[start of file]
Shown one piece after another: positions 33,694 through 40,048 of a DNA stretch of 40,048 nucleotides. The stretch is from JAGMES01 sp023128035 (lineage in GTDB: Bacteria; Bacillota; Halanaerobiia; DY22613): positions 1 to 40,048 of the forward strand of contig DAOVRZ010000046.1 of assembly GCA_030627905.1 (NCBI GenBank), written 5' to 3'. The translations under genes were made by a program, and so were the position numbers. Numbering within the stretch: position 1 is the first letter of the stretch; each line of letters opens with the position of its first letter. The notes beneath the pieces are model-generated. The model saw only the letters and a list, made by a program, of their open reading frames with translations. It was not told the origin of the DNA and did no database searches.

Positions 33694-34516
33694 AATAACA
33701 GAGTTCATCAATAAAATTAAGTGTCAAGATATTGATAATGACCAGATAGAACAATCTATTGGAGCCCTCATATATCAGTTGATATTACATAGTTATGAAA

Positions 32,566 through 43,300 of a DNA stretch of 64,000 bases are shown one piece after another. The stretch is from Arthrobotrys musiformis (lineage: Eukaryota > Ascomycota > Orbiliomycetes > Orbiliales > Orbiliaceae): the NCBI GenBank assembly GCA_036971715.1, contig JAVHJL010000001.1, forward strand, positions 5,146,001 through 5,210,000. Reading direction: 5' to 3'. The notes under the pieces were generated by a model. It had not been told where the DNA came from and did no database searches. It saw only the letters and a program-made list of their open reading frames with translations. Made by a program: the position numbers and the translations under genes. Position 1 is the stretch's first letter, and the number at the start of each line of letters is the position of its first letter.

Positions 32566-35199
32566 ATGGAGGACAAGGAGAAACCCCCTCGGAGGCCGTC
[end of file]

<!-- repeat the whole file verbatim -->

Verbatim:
Shown one piece after another: positions 33,694 through 40,048 of a DNA stretch of 40,048 nucleotides. The stretch is from JAGMES01 sp023128035 (lineage in GTDB: Bacteria; Bacillota; Halanaerobiia; DY22613): positions 1 to 40,048 of the forward strand of contig DAOVRZ010000046.1 of assembly GCA_030627905.1 (NCBI GenBank), written 5' to 3'. The translations under genes were made by a program, and so were the position numbers. Numbering within the stretch: position 1 is the first letter of the stretch; each line of letters opens with the position of its first letter. The notes beneath the pieces are model-generated. The model saw only the letters and a list, made by a program, of their open reading frames with translations. It was not told the origin of the DNA and did no database searches.

Positions 33694-34516
33694 AATAACA
33701 GAGTTCATCAATAAAATTAAGTGTCAAGATATTGATAATGACCAGATAGAACAATCTATTGGAGCCCTCATATATCAGTTGATATTACATAGTTATGAAA

Positions 32,566 through 43,300 of a DNA stretch of 64,000 bases are shown one piece after another. The stretch is from Arthrobotrys musiformis (lineage: Eukaryota > Ascomycota > Orbiliomycetes > Orbiliales > Orbiliaceae): the NCBI GenBank assembly GCA_036971715.1, contig JAVHJL010000001.1, forward strand, positions 5,146,001 through 5,210,000. Reading direction: 5' to 3'. The notes under the pieces were generated by a model. It had not been told where the DNA came from and did no database searches. It saw only the letters and a program-made list of their open reading frames with translations. Made by a program: the position numbers and the translations under genes. Position 1 is the stretch's first letter, and the number at the start of each line of letters is the position of its first letter.

Positions 32566-35199
32566 ATGGAGGACAAGGAGAAACCCCCTCGGAGGCCGTC